There is a fashion nowadays of claiming to be cosmopolitan or transnational as a safeguard against neoconservative fundamentalism, a latter-day version of multicultural Americanism, or pragmatic American Exceptionalism (see Ponce 2005; San Juan 2004). Transnationalism, however, apologizes for the hegemonic pluralism that legitimates imperial conquests and justifies the predatory market consumerism that passes for globalization. There is no escape from distinguishing between imperial nationalism and national-liberation struggles of oppressed peoples. What Hobsbawm once said remains true despite the vogue of neoliberal globalization: “The scale of modern class consciousness is wider than in the past, but it is essentially’national’ and not global…The decisive aspects of economic reality may be global, but the palpable, the experienced economic reality, the things which directly and obviously affect the lives and livelihoods of people, are those of Britain, the United States, France, etc.”( 1984, 22). Allos’ sensibility, with its peasant/populist ethos, mutated via a process of self-education and disillusionment into the more focused class-consciousness of the writer committed to the concrete program of union reforms and specific political principles of which the rejection of imperialism, segregation and racial apartheid, and support for the emancipation of colonies, are obligatory demands.
One of Allos’ last public act of commitment to his vocation is the campaign to defend Chris Mensalvas and Ernesto Mangaong, militant leaders and officers of Local 37, ILWU, who were facing deportation, accused of being communists. The leaflet accompanying this campaign against Cold War McCarthyism condemns “the drive to deport foreign labor leaders” as “part of the hysteria that is terrifying the nation today. It is the vicious method of Big Business Race Haters to cripple organized labor and its gains, destroy civil rights and liberties, and abrogate the American Constitution.” Allos wrote a poem, “I Want the Wide American Earth” (echoing the earlier poem, “If You Want to Know What We Are”) to benefit the Defense Fund. In it he affirms that we, the multitude of productive men and women “have the truth/ On our side, we have the future with us” and “we are the creators of a flowering race.” (1979, 15). It is a Whitmanesque ode charged with universalist and utopian impulses, invoking a cosmic protagonist, an heroic egalitarian multitude. That millenarian or chiliastic tendency persists, though in a muted subterranean form, in The Cry, whose bold counterpoint is the recovery, simultaneously hypothetical and imperative, of a free and prosperous homeland.

Ultimo Adios

Always mindful (unlike his critics) of the need for anyone passing judgment on the world to factor in his/her position in self-reflexive critique, Allos gives advice to his nephew at the end of World War II that witnessed decisive and irreversible transformations in his life, and the beginning of the Cold War, a new era of social cataclysms. I conclude here with an excerpt from Allos’ letter to his nephew dated April 1, 1948:

And when you are old enough to go away, Arthur, do not hesitate to go out and face life. And whatever the future has in store for you, I request you to challenge it first before giving up. But never forget your family, your town, your people, your country, wherever you go. Your greatness lies in them…If someday you will discover that you are a genius, do not misuse your gift; apply it toward the safeguarding of our great heritage, the grandeur of our history, the realization of our great men’s dream for a free and good Philippines. That is real genius; it is not selfish; it sacrifices itself for the good of the whole community. We Filipinos must be proud that we had the greatest genius in Jose Rizal, who sacrificed his life and happiness for the people (1988, 36). (Facsimile of letter reproduced in Campomanes and Gernes 1988, 31-37)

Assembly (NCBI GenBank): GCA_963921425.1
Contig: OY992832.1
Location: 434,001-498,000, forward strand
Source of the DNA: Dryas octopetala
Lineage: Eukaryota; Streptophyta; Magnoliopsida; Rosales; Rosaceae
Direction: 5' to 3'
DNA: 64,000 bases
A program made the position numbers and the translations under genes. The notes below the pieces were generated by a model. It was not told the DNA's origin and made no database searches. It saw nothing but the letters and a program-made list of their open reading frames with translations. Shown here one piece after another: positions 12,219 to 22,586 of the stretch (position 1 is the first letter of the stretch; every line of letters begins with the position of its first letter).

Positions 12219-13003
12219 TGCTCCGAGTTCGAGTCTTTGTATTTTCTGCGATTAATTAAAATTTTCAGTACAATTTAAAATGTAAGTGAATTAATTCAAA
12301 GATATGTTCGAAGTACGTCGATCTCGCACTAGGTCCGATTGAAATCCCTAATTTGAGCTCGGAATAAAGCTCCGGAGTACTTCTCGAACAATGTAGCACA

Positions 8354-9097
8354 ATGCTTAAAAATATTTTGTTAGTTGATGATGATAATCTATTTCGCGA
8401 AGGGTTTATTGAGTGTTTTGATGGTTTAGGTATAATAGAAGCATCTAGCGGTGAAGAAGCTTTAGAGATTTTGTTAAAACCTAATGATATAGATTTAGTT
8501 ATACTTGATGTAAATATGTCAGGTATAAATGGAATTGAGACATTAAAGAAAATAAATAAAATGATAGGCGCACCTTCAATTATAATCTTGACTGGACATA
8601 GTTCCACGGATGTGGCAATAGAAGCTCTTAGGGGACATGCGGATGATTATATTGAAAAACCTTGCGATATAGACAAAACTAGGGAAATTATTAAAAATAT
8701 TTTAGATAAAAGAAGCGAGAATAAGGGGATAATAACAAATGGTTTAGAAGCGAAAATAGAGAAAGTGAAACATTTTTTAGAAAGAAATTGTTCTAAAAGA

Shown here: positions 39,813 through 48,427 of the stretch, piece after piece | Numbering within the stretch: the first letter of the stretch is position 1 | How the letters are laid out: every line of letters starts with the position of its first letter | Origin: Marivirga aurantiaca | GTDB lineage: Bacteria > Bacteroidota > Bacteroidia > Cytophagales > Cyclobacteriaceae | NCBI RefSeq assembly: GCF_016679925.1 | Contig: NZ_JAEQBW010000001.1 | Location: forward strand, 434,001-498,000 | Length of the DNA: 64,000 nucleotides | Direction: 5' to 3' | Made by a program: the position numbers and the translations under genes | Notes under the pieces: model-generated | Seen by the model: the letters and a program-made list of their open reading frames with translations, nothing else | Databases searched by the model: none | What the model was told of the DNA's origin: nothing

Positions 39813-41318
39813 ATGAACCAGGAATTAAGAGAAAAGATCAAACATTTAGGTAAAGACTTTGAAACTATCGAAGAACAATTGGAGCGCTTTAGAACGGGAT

* One of the points I raised in my paper—accessible to all, courtesy of IN OUR OWN VOICE—is the need for scholars to do the necessary detective work and document Allos’ fabled “mobility” which has puzzled or confused numerous Asian American pundits. In short, we need more critical research into Allos’ life in the Philippines and here from his birth to his death on Sept. 11, 1956.
We need younger unprejudiced scholars to shift through the papers in the Bulosan archive at the U of Washington Library, and elsewhere, and classify everything in a systematic way. Because of the neglect of this necessary work, texts like All the Conspirators have appeared which cannot be authenticated properly. The late Dolores Feria and others suspect that many writer-friends who helped Allos throughout the years, in various capacities, had a hand in many of his texts, some even responsible (in my view) of composing them. Too bad that Josephine Patrick and Sanora Babb can no longer answer our questions; but their papers, in particular those of the Babb sisters, may provide clues. Numerous letters to a wide variety of correspondents here and in the Philippines need to be added to the pioneering collection that Feria edited in 1960, Sound of Falling Light.
In a letter to me dated Sept 30, 1976,a certain PC Morantte disputes the birthdate of Nov. 24, 1914 which Allos put down in his autobiographical sketch for Stanley Kunitz’s Twentieth Century Authors (1955)—Morantte conjectures it was Nov. 14, 1914. In the sketch for Poetry magazine, Allos put down Nov. 24, 1913 and his arrival in Seattle on July 22, 1930, compared to 1931 in the earlier account.Morantte also contends that, based on information from Allos’ brother Aurelio, Allos finished third year high school (not three semesters) in 1929, serving as editor of his high school newspaper. Some Filipino-American enthusiasts have been misled by Morantte’s self-serving prevarications. Morrantte denies that Bulosan ever had leftist or Marxist sympathies. The FBI records recently secured by Professors Hirabayashi and Alquizola, aside from the 1952 ILWU Yearbook and Bulosan’s letters and numerous texts, reveal the opposite.

Blum, William. 2005. Rogue State. Monroe, Maine: Common Courage Press.
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About philcsc

E.SAN JUAN, Jr. directs the Philippines Cultural Studies Center, Washington DC, USA and lectures at the Polytechnic University of the Philippines, Manila, Philippines.